Lets not beat around the bush it comes down to a choice that we the purchaser has to make. Do we prefer the Money in our pockets that buying these cheap products allows us. Or do we care about these poor people being horribly exploited. That is it.

      I think that's a fair point, but we also don't really have a lot of a choice. What I mean is that say you're going to buy a games console. Sony builds stuff there, but so does Nintendo and Microsoft; wherever I choose to spend my money I'm supporting it. We're certainly part of the problem, constantly looking for lower prices for everything, but I don't think we can be totally blamed.

      I'd be interested to see what happened if they announced a price for the new Xbox, say, that was 50 bucks more than expected, but they announced that 50 dollars of the price was going to improving the conditions of these factories and employees somehow. Would people not buy it because of the 50 bucks, or would they consider that a worthwhile place for the money to go? Would we even believe Microsoft when they said it?

    After reading more and more about this situation, I'm feeling more and mroe guilt as a consumer. The probelm is, our TV's, computer parts, phones, and most electronic equipment are all made in very simillar conditions (if not the same factories!).

    Do we make a personal judgement and stop buying these products which are a part of our every day lives, or do we make a stand and fight to bring the point directly to the companies who make these products?

    In the end, all of these products are luxuries. We like them, but we don't need them. If i have to pay 20%, 30% or even 50% more to know that people are not being exploited to produce these toys for us, then I'd gladly do it.

    Big companies make such an argument about people paying for music and movies rather than pirating it, but personally I'd be much more willing to pay more to ensure peoples well being rather than to make sure a big record company meets their estimated budget for the quater.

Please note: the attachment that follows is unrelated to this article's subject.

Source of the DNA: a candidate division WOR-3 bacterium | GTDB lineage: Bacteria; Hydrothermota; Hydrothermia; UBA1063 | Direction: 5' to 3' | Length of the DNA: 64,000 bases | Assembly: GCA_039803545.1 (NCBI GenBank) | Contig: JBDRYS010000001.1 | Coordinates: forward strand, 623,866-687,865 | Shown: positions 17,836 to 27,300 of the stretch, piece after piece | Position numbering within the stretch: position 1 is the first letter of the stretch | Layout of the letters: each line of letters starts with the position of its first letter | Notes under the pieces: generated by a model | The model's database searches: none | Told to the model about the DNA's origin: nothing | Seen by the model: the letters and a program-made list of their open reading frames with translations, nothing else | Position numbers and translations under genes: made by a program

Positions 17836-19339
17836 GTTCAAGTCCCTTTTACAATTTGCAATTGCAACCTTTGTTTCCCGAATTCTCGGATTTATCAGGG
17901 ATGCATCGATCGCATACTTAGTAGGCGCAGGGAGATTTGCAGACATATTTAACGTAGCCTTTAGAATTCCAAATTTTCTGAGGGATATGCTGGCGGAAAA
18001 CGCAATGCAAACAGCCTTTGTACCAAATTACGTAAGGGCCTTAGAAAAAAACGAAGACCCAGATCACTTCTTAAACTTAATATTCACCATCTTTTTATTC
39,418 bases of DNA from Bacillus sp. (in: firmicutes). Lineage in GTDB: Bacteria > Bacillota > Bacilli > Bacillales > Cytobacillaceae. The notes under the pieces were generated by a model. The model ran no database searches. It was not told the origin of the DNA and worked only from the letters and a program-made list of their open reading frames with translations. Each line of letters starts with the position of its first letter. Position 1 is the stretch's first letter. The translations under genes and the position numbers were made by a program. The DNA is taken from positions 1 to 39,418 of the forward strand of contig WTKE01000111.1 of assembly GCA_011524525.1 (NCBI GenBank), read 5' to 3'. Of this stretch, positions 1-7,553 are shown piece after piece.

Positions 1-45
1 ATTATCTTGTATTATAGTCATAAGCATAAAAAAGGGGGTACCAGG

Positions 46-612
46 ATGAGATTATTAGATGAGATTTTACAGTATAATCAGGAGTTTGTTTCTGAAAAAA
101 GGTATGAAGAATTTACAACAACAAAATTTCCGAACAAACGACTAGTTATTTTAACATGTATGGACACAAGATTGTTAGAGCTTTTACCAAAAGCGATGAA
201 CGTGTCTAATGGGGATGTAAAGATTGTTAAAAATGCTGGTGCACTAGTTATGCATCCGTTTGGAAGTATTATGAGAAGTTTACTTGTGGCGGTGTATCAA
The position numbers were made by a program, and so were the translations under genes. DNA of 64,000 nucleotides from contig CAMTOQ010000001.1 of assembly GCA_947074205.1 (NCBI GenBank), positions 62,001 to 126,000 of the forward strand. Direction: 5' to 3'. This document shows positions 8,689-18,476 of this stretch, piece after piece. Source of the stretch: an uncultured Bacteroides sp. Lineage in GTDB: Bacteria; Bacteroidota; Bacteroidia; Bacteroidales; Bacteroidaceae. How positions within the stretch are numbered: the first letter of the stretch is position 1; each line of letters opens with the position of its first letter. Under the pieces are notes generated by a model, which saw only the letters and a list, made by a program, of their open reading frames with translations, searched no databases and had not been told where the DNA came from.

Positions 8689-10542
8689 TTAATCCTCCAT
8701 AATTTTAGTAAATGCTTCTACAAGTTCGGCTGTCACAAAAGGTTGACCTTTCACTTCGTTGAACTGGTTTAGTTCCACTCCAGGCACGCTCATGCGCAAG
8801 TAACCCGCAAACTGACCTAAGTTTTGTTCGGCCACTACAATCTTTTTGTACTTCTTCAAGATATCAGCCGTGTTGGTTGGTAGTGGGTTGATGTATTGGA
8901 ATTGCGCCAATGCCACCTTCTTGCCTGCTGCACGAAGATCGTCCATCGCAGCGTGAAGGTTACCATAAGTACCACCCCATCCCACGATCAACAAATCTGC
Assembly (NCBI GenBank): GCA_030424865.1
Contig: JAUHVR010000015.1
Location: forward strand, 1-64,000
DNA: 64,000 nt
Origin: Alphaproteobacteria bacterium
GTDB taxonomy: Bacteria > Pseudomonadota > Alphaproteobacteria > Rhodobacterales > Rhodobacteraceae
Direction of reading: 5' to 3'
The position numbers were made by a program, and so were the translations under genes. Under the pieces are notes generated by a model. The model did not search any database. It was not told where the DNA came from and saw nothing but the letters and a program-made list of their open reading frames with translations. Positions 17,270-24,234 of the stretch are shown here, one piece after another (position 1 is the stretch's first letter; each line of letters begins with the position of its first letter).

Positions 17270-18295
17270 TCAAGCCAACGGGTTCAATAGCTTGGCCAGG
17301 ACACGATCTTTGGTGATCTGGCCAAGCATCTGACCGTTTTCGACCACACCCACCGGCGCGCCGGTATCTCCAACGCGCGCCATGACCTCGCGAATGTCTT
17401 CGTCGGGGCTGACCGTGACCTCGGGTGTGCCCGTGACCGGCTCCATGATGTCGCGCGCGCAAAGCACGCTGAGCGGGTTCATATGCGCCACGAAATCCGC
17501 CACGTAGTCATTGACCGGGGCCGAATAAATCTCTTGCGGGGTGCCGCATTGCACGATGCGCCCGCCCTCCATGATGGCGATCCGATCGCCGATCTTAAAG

I completely agree with you, it's a very sordid state of affairs, and very hard to get information on, as big companies work very hard to put a lid on bad news.

      I would definitely be willing to pay more if I knew that my money was DEFINITELY getting through the chain to the people that needed it, but unfortunately that's pretty much impossible at this point, short of giving them your money in person.

      The big companies make a massive amount of noise about piracy etc, you only have to look at the whole SOPA incident to see how much power they have, being able to push a bill like that so far through the us government just to protect their own interests. It's very hypocritical when you consider the amount of people they are exploiting to get keep their companies and lifestyles going.

    "“You can either manufacture in comfortable, worker-friendly factories, or you can reinvent the product every year, and make it better and faster and cheaper, which requires factories that seem harsh by American standards,” a current Apple executive told the New York Times. “And right now, customers care more about a new iPhone than working conditions in China.”"

    That apple executive is a monster O_O

    Colour me impressed by this article, Mr Ashcraft.

    It's unfortunate, but it's also not in any way my fault.
    US companies are to blame for chasing profits, and China-gov is to blame for manipulating their currency value.

    Just because something is in demand, does not mean it should be met with supply, they will always try to blame the consumer, but our hands are clean.

    Kotaku: Please publish a list of all companies who use Foxconn. I'd like to boycott them and anyone who does business with them.

    What?! Wait! You mean Steve Jobs isn't a saint? But you guys were all up his arse when he died?
    Man I hate hypocrits.

    Brian, please forward this to Mr plunkett with a note that this is what actual journalism looks like?

    But yeah.. China raises its standards and manufacturing moves on to countries India and Bangladesh. the best (but still slim) hope is to appeal to the contracting companies themselves. It's worked with coffee companies. Damage their image enough and pr takes over. Of course in apples case its just as likely their legal team would.